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Aerial Port Retires Flag

  • Published
  • By TSgt Joe Stepp
  • 179th Airlift Wing, Mansfield, Ohio
The 179th Aerial Port Squadron retired its flag on Sunday, July 8, 2008. What this means is the Aerial Port is no longer a squadron. Although their office name has changed to Air Terminal Operations, they will remain as part of the Logistics Readiness Squadron under the command of LtCol Douglas Greene. The ceremony to retire the Aerial Port Squadron flag, also marked an occasion to award the Meritorious Service Award to 15 Aerial Porter members for their deployment to Iraq from September 1, 2007 to January 13, 2008.

Aerial Port's functions had always varied from building pallets, measuring and weighing them to then loading the pallets onto aircraft ranging from our C-130s to the C-5 Galaxy. Aerial Port personnel utilized these pallets to load everything from vehicles, mail, cargo, food, water and medical supplies in support of any disasters and wartime efforts. They also ran the Air Terminal Operations Center (ATOC) which controlled the flow of onloads/offloads of inbound and outbound aircraft. Aerial Porter members would also be in charge of processing passengers and their luggage as well. Here at the 179th, Aerial Port worked in conjunction with OPS, coordinating practice loads, packing, rigging and retrieving the parachutes and recovering the loads from out in the drop zone. One of the last official events Aerial Port took part in was a competitive exercise termed 'The Rodeo.' Different flight teams would compete on their air drops for accuracy in the drop zone. Aerial Port's responsibility in the Rodeo was loading the aircraft, and retrieving the parachutes and loads from the drop zone. The Rodeo event took place on Saturday of the July UTA.

Aerial Port's Chief, CMsgt. Jeff Saltz, explained how these changes have affected Aerial Port's personnel. "The downsizing is occurring in two phases. The first phase happened in April and took us from a manning of 94 enlisted and four officers, to 46 enlisted and one officer. Effective October of 2009, the second phase will take us to 33 enlisted and one officer." This meant big changes and decisions for all personnel that were not included in the new manning plan. Some of the personnel opted to cross train to any open areas on base here. Others have transferred to different bases around the state such as Rickenbacker in Columbus and the Air Force Reserve Base in Youngstown. Sadly, a few others either retired from or left the Air National Guard altogether.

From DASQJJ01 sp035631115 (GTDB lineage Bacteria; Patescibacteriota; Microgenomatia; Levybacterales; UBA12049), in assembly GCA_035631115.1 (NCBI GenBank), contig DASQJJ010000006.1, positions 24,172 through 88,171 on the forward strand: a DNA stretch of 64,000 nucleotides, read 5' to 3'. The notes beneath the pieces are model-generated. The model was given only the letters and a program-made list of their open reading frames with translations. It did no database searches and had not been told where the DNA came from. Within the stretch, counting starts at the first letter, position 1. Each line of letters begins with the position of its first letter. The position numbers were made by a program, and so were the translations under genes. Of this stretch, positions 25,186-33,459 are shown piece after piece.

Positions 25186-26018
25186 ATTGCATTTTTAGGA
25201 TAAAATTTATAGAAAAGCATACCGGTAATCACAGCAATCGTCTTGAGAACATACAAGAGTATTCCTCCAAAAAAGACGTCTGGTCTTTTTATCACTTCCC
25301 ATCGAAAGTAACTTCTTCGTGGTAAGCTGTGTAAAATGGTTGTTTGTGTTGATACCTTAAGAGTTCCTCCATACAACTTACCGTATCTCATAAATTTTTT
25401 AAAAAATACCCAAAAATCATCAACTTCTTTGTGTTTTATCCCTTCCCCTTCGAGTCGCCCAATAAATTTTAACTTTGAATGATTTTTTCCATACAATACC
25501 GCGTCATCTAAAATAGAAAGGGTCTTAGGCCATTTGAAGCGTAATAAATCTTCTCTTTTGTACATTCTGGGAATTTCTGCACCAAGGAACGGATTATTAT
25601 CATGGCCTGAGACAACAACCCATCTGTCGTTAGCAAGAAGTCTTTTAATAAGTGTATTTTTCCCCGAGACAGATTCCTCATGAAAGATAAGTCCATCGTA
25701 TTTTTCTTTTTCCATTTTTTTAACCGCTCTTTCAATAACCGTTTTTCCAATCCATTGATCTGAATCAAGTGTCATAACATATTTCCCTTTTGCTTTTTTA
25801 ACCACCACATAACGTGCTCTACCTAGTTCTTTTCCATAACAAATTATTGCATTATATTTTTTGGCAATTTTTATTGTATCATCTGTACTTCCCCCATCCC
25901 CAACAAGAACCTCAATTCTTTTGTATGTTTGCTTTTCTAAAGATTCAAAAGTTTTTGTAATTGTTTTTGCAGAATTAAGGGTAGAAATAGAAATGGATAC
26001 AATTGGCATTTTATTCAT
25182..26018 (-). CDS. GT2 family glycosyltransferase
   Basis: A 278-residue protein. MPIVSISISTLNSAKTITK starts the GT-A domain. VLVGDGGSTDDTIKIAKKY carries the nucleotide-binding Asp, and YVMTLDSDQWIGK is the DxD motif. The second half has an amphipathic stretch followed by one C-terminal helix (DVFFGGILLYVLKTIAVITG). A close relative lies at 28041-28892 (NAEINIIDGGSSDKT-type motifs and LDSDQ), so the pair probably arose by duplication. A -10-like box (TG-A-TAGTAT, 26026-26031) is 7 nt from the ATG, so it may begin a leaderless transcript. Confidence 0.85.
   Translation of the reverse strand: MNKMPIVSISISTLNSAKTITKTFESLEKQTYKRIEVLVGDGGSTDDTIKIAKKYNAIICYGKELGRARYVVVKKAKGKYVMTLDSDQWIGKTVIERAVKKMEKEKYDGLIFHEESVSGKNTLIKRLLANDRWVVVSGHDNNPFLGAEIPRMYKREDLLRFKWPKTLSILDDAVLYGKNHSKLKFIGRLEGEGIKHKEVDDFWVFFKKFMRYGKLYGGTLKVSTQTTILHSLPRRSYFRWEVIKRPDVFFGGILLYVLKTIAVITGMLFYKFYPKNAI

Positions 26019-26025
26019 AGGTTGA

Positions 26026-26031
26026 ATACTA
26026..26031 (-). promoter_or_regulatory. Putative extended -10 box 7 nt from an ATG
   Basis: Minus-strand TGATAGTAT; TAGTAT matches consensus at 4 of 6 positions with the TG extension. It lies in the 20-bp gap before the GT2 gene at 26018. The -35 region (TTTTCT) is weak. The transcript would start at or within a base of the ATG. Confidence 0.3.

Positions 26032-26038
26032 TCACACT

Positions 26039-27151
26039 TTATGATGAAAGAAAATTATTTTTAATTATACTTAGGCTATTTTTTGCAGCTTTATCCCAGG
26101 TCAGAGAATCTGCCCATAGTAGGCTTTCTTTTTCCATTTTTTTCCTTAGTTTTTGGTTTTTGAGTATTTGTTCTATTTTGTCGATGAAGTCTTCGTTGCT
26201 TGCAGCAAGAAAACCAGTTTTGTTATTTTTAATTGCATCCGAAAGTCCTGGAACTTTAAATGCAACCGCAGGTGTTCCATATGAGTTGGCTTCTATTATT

Not only do these changes directly affect the personnel but they also have direct impact on the base. Even though Aerial Port is no longer a squadron, they still perform many of the functions as they have before, but now with fewer people and equipment. SMSgt. Robert 'Buck' Rogers of the Aerial Delivery section said that they're down to only two forklifts and a K-Loader for loading and unloading the aircraft; which presented a slight challenge for the Aerial Port team during The Rodeo. "The mission hasn't changed for us...we still support the air drops." MSgt. Chad Shifflet, Air Cargo Specialist/Training Manager for Aerial Port said that trying to keep up with the training has been a challenge. "The entire training has been affected by the changes. It's been chaos." TSgt. Zak Eggeman, Air Cargo Specialist agrees. Despite these challenges, the Aerial Port team was able to pull off support for the successful Rodeo.

Aerial Port has seen its share of deployments over the years. 24 enlisted and one officer deployed in support of Operation Enduring Freedom for six months in Ramstein, Germany and six months at McGuire AFB in New Jersey. Aerial Port was also a vital part of an enclave for Hurricane Katrina, in with individuals deployed to New Orleans in support of relief efforts. Recently in 2007, Aerial Port took part in Vigilant Guard, which combined Air Force and Army Personnel to respond to natural disasters here in the U.S. Deployments abroad have also taken Aerial Porter members to places around the globe from Spain to Antarctica.
Losing the Aerial Port Squadron marks the end of an era for the 179th Airlift Wing. Although we will miss the Aerial Port members who have moved on and left the 179th, we know that they will do well and wish them the very best. We are glad to have the remaining members here on base in either their current positions or in the new roles they've cross-trained into during the transition; we know you will have much success through continuing to provide your outstanding service and work. To have you here as part of the 179th Airlift Wing as we transition into a bright future full of growth and "jointness" makes all 179th members proud.